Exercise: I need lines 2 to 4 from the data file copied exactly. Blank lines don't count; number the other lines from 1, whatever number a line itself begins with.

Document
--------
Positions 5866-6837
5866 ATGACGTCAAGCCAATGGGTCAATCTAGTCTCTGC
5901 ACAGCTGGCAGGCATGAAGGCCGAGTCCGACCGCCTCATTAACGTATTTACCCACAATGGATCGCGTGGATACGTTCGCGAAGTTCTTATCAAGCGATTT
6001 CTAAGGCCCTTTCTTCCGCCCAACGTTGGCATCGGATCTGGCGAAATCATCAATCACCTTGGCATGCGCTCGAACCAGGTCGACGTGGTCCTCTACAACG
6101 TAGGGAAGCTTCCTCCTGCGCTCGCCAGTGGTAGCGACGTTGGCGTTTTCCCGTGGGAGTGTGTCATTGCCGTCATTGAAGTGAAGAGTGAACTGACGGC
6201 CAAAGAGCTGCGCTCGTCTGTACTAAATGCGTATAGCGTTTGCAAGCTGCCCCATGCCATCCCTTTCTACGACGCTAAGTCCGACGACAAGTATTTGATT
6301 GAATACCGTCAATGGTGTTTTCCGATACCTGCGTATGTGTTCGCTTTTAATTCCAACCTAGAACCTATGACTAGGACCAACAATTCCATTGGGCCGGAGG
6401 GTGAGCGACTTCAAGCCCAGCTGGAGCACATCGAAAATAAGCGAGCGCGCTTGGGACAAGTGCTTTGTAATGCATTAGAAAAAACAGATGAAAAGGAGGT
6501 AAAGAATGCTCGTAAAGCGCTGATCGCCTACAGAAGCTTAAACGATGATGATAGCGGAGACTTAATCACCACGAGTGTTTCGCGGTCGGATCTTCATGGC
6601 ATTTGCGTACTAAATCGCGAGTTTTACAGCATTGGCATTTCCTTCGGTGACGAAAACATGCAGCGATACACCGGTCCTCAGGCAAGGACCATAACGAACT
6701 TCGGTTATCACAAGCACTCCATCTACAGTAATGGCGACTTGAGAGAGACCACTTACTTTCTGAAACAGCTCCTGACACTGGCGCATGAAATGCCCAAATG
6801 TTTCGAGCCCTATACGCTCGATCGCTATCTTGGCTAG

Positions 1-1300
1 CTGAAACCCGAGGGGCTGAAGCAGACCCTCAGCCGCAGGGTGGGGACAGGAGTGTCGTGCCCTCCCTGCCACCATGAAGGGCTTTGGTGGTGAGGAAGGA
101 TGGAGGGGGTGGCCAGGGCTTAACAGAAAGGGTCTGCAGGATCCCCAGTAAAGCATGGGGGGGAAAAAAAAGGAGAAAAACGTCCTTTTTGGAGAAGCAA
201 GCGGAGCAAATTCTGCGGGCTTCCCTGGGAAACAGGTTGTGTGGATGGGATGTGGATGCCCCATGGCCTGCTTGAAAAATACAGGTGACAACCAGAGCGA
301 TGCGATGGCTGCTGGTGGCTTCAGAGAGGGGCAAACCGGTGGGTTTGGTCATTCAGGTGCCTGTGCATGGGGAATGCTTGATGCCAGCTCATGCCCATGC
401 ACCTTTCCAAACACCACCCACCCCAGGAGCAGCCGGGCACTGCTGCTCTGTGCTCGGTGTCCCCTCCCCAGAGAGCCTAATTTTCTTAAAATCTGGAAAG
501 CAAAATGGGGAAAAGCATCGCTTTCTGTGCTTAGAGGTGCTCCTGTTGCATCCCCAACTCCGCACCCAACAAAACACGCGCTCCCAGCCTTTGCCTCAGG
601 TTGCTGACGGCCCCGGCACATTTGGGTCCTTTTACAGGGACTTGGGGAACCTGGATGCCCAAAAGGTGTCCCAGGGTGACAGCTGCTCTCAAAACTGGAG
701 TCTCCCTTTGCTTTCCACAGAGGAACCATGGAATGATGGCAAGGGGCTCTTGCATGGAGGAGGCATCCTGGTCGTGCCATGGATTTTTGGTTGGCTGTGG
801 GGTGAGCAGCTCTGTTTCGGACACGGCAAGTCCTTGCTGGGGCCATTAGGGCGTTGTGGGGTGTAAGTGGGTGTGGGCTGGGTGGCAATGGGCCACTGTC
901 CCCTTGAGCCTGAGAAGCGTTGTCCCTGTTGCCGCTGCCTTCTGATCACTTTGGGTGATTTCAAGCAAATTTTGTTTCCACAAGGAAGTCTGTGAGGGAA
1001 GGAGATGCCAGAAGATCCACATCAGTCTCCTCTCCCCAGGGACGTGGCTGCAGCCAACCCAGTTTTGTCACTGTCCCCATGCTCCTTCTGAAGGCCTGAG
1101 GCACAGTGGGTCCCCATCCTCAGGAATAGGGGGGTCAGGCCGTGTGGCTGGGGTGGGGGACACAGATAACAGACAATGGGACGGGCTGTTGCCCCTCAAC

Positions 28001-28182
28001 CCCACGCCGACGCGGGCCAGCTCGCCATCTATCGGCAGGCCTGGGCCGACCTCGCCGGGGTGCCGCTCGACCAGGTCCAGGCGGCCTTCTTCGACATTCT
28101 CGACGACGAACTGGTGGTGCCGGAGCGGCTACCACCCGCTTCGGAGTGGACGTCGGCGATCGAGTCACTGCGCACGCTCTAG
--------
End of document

5866 ATGACGTCAAGCCAATGGGTCAATCTAGTCTCTGC
5901 ACAGCTGGCAGGCATGAAGGCCGAGTCCGACCGCCTCATTAACGTATTTACCCACAATGGATCGCGTGGATACGTTCGCGAAGTTCTTATCAAGCGATTT
6001 CTAAGGCCCTTTCTTCCGCCCAACGTTGGCATCGGATCTGGCGAAATCATCAATCACCTTGGCATGCGCTCGAACCAGGTCGACGTGGTCCTCTACAACG